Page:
The most consequential Supreme Court term in decades has come to a close, with the completion of a trifecta of transformational decisions, each the fulfillment of a longtime conservative policy dream.
And the conservative justices aren’t even done. At the end of this triumphant run, they announced that next term they’ll be hearing a case that could give state-level Republicans sweeping power to control elections.
At a time like this, intellectual engagement with this court’s rulings, as committed as many liberals are to that project, begins to feel beside the point. We could delve into the flaws in the court’s reasoning, or the myriad ways the conservative justices’ alleged devotion to “originalism” and “textualism” has been revealed to be a sham — and many will, including dissenting liberal justices.
But what the court’s conservative majority and the Republicans who cheer their decisions know is that only one thing matters: power.
Conservatives have spent decades amassing it, now they have it, and they’re going to use it in every possible way to create the country they want.
The court has already tossed aside reproductive rights by overturning Roe v. Wade and nullified gun regulations in liberal states — while helping itself to a side dish of further eviscerating the establishment clause.
Now the court has declared, in West Virginia v. Environmental Protection Agency, that when Congress passed and later amended the Clean Air Act, it didn’t intend to give the EPA the ability to create regulations pushing power plants to transition to cleaner fuels. Instead, the court ruled, the EPA “claimed to discover an unheralded power representing a transformative expansion of its regulatory authority,” which it may not do.
In her dissent, Justice Elena Kagan dismantled the majority’s analysis of the Clean Air Act, demonstrating that the kind of greenhouse gas regulation at issue is exactly what Congress intended when it passed that law, as a plain reading of the text makes clear.
“Some years ago, I remarked that ‘[w]e’re all textualists now,’” Kagan noted. “It seems I was wrong. The current Court is textualist only when being so suits it.”
Whatever else this Court may know about, it does not have a clue about how to address climate change. And let’s say the obvious: The stakes here are high. Yet the Court today prevents congressionally authorized agency action to curb power plants’ carbon dioxide emissions. The Court appoints itself — instead of Congress or the expert agency — the decisionmaker on climate policy. I cannot think of many things more frightening. Respectfully, I dissent.
The reason the court’s conservatives appointed themselves the decision-makers on climate policy is simple: They don’t like what the EPA did. No real constitutional or statutory violation was at issue. They simply believe, as part of their conservative ideology, that the government shouldn’t combat climate change, so they’re going to stop the government from doing it.
That’s not what they would say, of course. They would claim their convoluted reading of the Clean Air Act discovers the true meaning of the statute. But by sheer coincidence, they often manage to find the limits of laws and the Constitution precisely where their policy preferences begin.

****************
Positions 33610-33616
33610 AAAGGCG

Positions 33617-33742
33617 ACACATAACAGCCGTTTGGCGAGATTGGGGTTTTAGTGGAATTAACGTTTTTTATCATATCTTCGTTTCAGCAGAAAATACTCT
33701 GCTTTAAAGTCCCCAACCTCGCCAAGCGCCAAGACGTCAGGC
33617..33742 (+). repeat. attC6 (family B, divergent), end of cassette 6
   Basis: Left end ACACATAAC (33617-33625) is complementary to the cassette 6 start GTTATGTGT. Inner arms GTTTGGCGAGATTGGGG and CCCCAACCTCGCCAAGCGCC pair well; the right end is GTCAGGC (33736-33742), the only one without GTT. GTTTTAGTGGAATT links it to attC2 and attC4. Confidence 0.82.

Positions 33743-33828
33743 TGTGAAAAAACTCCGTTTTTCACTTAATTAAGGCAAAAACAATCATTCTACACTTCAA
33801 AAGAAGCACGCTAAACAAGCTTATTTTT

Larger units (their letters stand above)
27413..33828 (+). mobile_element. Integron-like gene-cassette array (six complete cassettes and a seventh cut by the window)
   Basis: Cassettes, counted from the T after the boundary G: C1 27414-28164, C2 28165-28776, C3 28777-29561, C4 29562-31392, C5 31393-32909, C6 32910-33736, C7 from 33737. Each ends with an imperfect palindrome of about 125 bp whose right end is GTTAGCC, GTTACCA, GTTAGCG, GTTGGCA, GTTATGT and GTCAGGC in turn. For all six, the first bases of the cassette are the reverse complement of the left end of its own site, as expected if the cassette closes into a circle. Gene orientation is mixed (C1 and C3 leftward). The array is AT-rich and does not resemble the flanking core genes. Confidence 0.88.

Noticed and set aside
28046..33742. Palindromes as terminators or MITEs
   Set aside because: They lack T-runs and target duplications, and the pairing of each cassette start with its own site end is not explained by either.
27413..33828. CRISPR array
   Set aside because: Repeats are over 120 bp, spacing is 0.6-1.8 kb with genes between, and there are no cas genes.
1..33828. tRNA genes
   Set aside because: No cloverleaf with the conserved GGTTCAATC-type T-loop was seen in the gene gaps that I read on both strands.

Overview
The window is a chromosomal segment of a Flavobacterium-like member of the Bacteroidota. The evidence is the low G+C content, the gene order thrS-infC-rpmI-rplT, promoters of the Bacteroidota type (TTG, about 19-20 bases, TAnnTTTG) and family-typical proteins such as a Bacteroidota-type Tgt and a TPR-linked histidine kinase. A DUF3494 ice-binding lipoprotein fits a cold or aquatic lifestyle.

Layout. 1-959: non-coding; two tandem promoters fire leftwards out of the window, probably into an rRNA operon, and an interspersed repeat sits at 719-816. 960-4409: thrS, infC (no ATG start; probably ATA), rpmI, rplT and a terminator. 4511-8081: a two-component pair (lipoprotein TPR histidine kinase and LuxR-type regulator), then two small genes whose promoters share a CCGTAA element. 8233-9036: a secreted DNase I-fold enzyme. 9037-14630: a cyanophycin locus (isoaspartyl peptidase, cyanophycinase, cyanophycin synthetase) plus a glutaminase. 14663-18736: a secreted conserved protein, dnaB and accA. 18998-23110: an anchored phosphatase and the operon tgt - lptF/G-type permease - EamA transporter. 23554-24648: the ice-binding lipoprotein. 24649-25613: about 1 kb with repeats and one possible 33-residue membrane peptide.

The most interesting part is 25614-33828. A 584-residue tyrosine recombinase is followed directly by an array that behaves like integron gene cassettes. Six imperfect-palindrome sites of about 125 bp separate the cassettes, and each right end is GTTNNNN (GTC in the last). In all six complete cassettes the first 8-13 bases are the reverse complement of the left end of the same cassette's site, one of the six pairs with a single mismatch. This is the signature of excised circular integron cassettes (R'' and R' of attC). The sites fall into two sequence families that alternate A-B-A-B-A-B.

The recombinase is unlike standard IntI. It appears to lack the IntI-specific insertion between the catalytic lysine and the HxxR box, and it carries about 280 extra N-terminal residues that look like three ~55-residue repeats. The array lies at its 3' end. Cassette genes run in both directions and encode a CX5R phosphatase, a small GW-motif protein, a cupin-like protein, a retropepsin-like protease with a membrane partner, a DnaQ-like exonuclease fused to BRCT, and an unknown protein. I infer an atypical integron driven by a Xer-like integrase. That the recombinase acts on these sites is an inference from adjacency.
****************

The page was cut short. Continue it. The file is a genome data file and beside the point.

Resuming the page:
As a bonus, they used their decision to elevate the “major questions doctrine” — which holds that agencies can’t regulate in ways that aren’t explicitly laid out in statutes if what they’re doing is too consequential — into precedent. Yet in practice, everyone knows that the major questions doctrine, being vague and versatile, will be used only to strike down agency regulations the conservatives don’t like; regulations from Republican administrations they find pleasing will be left intact.
Lest anyone think, on the final day of its term, that the court wasn’t champing at the bit to give Republicans even more power, it announced it will be hearing the case of Moore v. Harper. That’s a challenge to the North Carolina Supreme Court’s striking down of an absurdly gerrymandered congressional map on the grounds that it violated the state constitution.
Conservatives are eager to use this case to enshrine the “independent state legislature theory,” which would effectively say that legislatures alone can set rules for how federal elections are carried out, making state constitutions, governors’ vetoes and the decisions of state courts essentially irrelevant.
Why are conservatives attracted to this idea? Is it their textualism, their strict constructionism, their originalism? Please. The reason is simple: At this moment in history, there are multiple states where Republicans have successfully gerrymandered themselves into control of a state legislature despite the fact that the electorate of that state is closely divided.
In these states — including Wisconsin, North Carolina, Pennsylvania and Georgia — statewide elections for offices such as governor or senator are sometimes won by Democrats and sometimes by Republicans, but the legislature remains firmly in Republican hands no matter what. So if the legislature alone has the power to write election rules, they can make sure Republicans will win, or at least make it more likely.
Were the situation reversed, and there were multiple swing states where Democrats controlled the legislature but the governors were Republicans, you can bet your bottom dollar that conservatives would call the independent state legislature doctrine a vile abomination that must be forever banished from consideration by the courts.
For this Supreme Court majority and the Republicans who created it, this is all about getting their policy goals enacted by whatever means available. It’s about exercising power toward that goal — and toward the goal of amassing and keeping more power. Don’t kid yourself that it’s about anything else.